My method of planning is very much based off a constant iteration process. I’ve been teaching delivering classes for 20 years now in mostly the same location so I have the luxury of those experiences (and contact with colleagues) to pull from.
So I iterate each semester. I use what worked the past semester and throw out (or re-tool) what did not. Each end of semester whether summer or Christmas is a reflecting time for me.
Pick One (or two) Changes
I often make a large change each year and sometimes even each semester. Last January I switched to full-on flipped master (see post here), and this year I made a massive switch to fully open content in the style of a #connectedCourse (see blog post here).
Learn from Others
I am the teacher #facilitatorOfLearningExperiences that I am from working and talking with so many colleagues in my institution as well as the large internet (thank you Twitter). The time I spend on networking with other teachers is more important than time spent looking for yet-another-assignment.
Find people that interest you or that will at least listen and answer your questions on teaching. Don’t be shy, get out there and blog/tweet/network.
I am a big believer in the Flipped Classroom and the focus on “the best use of classroom time” as Jon Bergmann (and many others) describes it.
For my classes and in particular my style of working with my students I find that the time outside of the classroom is equally important. The issue becomes how to keep connected with each other outside.
I’ve used many tools for this over the past 20 years or so:
I want the ability for my students to express their ideas and calls for help to the entire class (and course since I usually teach multiple groups) as well as the world at large.
We use a hashtag (#TC1014 and #TC1017 for the courses this semester) to communicate about the class. Students often send me direct messages (DMs) as well but I am trying to encourage them to be more open.
Is it Working?
I tried this in previous semesters and it did not “stick”. I think the reason is that I offered other options like the course LMS and a Facebook group for each course. Now this is the main option and (some) students are using it.
Here is one example, note the communication using images (screenshots) as well as the time stamps here. I can’t be sure but some other students might have learned from this conversation and I used this example of communication in class time to stress the importance of:
Asking for help is okay.
Asking in public increases the chances that others will answer.
Showing details (screenshots or links to code) is important.
My goal as a facilitator of educational experiences is focused on creating a sharing culture where students not only take responsibility for their own educational pace but also contribute to the learning of their peers. The first half of this session is sharing the technology and techniques I use to foster this environment inside and outside of my classroom.
I view my main task as getting my students excited about learning computing science to increase their chances of a successful student and professional life. I still need to create formative and summative assessments to ensure they are prepared for the courses that follow. I use common tools as well as my own custom testing platform for in my courses. In the second half of this session, I will share those tools and experiences with the audience. The tools I use could be easily adapted to all levels and topics.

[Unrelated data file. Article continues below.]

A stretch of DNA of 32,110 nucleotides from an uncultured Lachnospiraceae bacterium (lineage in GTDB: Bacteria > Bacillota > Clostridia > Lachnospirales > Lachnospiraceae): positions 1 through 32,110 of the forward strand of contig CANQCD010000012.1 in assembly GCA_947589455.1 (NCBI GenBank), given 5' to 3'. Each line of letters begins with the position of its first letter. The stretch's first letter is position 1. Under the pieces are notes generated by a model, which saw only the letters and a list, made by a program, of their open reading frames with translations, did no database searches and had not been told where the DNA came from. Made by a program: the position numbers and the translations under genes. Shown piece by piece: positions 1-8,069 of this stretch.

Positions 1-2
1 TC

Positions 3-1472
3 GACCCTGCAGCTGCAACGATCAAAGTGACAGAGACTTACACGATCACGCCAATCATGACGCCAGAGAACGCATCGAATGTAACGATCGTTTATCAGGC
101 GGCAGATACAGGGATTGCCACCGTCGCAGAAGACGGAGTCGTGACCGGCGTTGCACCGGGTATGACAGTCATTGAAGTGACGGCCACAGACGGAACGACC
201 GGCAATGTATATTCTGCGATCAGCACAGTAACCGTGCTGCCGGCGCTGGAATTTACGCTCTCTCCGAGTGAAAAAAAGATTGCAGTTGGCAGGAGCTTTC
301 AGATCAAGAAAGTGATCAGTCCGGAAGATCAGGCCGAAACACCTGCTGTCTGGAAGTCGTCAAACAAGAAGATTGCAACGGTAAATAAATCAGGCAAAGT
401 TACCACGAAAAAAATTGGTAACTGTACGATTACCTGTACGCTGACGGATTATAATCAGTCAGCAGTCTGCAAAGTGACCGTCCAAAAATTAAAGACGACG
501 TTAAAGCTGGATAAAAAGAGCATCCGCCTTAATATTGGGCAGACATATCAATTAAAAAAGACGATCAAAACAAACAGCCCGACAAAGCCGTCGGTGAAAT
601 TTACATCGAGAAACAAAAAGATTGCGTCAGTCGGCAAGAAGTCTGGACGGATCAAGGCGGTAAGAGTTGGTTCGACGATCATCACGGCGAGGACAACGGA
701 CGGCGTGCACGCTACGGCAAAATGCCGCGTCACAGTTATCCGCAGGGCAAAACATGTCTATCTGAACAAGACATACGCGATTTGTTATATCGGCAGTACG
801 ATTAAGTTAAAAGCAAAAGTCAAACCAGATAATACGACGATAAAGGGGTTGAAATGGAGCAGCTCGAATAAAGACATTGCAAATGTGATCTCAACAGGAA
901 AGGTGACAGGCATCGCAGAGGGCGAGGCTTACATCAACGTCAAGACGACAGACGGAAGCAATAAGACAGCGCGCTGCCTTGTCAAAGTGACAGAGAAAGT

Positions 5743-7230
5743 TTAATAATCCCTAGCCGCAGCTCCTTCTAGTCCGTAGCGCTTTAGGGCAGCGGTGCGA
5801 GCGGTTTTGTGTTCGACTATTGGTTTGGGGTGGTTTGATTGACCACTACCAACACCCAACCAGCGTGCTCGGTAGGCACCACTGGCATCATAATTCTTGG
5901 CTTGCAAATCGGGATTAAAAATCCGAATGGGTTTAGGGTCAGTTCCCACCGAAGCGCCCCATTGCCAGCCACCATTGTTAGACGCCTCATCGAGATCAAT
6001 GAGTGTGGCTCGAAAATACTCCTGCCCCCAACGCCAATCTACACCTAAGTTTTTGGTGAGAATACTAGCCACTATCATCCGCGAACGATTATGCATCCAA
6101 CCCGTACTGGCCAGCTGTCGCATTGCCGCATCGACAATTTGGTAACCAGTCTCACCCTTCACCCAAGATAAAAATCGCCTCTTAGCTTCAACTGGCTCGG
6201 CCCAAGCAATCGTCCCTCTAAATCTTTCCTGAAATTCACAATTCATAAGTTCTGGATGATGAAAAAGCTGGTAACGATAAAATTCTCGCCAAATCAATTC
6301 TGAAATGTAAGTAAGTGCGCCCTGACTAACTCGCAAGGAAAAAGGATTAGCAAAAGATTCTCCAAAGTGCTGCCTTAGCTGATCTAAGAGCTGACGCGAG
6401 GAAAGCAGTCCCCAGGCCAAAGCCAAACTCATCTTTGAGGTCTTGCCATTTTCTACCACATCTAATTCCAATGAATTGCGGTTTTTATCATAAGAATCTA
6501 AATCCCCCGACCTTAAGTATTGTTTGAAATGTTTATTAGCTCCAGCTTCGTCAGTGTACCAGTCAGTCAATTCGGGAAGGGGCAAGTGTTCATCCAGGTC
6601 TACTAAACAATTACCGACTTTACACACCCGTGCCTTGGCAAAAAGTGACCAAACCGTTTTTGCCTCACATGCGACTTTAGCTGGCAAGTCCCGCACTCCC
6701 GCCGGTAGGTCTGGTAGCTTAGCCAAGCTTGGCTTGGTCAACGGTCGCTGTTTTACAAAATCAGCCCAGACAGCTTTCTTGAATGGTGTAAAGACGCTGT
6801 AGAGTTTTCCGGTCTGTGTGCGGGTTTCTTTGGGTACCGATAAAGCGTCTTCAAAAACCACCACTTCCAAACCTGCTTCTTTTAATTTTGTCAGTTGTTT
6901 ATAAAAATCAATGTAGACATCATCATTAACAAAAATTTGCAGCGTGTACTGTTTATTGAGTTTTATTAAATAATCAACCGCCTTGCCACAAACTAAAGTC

Please watch the videos and include in the survey (see below) form your comments or questions about my students’ experiences with a Flipped Mastery classroom.
Please fill out the survey if you plan to attend (or even if you don’t) my session at FlipCon15.
I am a transplanted Canadian that has been living and teaching in Zapopan, Jalisco, México for most of the past twenty years at the Tecnológico de Monterrey, Campus Guadalajara.
I have always focused on giving my students broad learning around the content of the course in question as well as pushing them to be active and visible in their academic and social pursuits.
Three years ago I was introduce to Flipped Classroom and jumped on that bandwagon not so much to change my classroom but because I felt that this “way of teaching” validated how I already ran my classrooms. The most important part of Flipped Learning for me is the community of educators that I follow and how we can help each other become better at our craft of guiding our students on their learning journeys.
Lately I’ve been leading colleagues in their discovery of Flipped Learning as one of many tools in their educator toolbox.
I’m currently offering a course on Flipped Learning in a connected courses format. In the past (and future) I gave courses on blogging with WordPress, tools for formative assessment, tools for writing research (LaTeX, bibliography management), software development and collaboration.
This leads me to my finding of the connected courses community. As usual I latched onto the ideas of others since I have no problem standing on the shoulders of giants. So my courses have been moved to a connected course system. I happen to be a practicing systems administrator (LAMP in general) so I let to get “under the hood” and control the environment my way.
Why I am Here?
I love expanding my circle of friends and colleagues and especially with those working in domains that I don’t encounter everyday. I hope to share my ideas as well as gain from the ideas of others. Currently I am looking to push my research forward in the area of education (I am a Computer Scientist formally) and am struggling at how to get that area of research kicked off.